Importing Australia’s chlamydia bears

Are koalas climate change refugees deserving of a warm Kiwi welcome or a potential environmental risk to already struggling ecosystems?

They’re cute, leaf-eating and have lost vast swathes of habitat in their home country, but is offering up New Zealand’s eucalypt plantations as a home-away-from-home for koala a wise idea?

It’s a cuddlier version of the image of New Zealand being a billionaire's bolt-hole. Are our forests, with their lack of predators for large mammals, a conservation estate for the endangered species of other countries?

The Koala Relocation Society, a previously unheard of group, without publicly available contact details, has launched a petition asking Prime Minister Jacinda Ardern to introduce koalas to New Zealand. 

It’s attracted over 6000 signatures in a matter of days. 

The petition, which incorrectly says koala are functionally extinct in Australia claims if koala were introduced to New Zealand they: “... would not compromise our local ecosystem, as koalas typically inhabit open eucalypt woodlands, and the leaves of these trees make up most of their diet.”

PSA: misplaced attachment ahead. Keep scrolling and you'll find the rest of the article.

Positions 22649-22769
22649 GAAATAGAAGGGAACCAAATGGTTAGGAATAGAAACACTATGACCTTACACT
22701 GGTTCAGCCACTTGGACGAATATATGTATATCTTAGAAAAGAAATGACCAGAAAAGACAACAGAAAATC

University of Auckland conservation biologist Dr James Russell isn’t so sure it can be guaranteed koala would stick to eating what we expect them to.

“That’s exactly what we thought with possums.”

Plonking a species in a new ecosystem can have unexpected and devastating effects.

“If possums in New Zealand behaved liked possums in Australia they would munch a few plants and be at low density. The problem was they got to New Zealand and suddenly started eating all of these other things they didn't eat in Australia because [those] didn't exist in Australia."

Russell said the bonanza of food in New Zealand had seen possum density explode to 10 to 20 times what they should be. Millions of dollars have been spent trying to eradicate them as they destroy our forests and impact agriculture with the bovine tuberculosis they carry.

Some koala have a retrovirus which affects their immune system in a similar way to AIDS making them more susceptible to infectious disease and cancers. Many have chlamydia. Russell isn’t sure whether chlamydia would be likely to spread to other mammals but said disease risk from and for koala would need careful consideration.

“It can go two ways, as well as much as the koala might behave in ways we don't expect, the koala might end up here and it might be terrible for them, they will end up dying.”

He also questions what would happen to koala introduced to New Zealand when the owners of the eucalyptus plantations decided it was harvest time.

Instead of turning parts of New Zealand into mini Australia Russell thinks environmental ethics should prevail.

“Rather than focus on what’s the individual effects - koalas are burning and that’s horrible - we should look at the bigger picture. Should New Zealand really be a conservation estate for Australia?”

 An injured koala is treated at the Kangaroo Island Wildlife Zoo. Photo: Getty Images

The all lives matter movement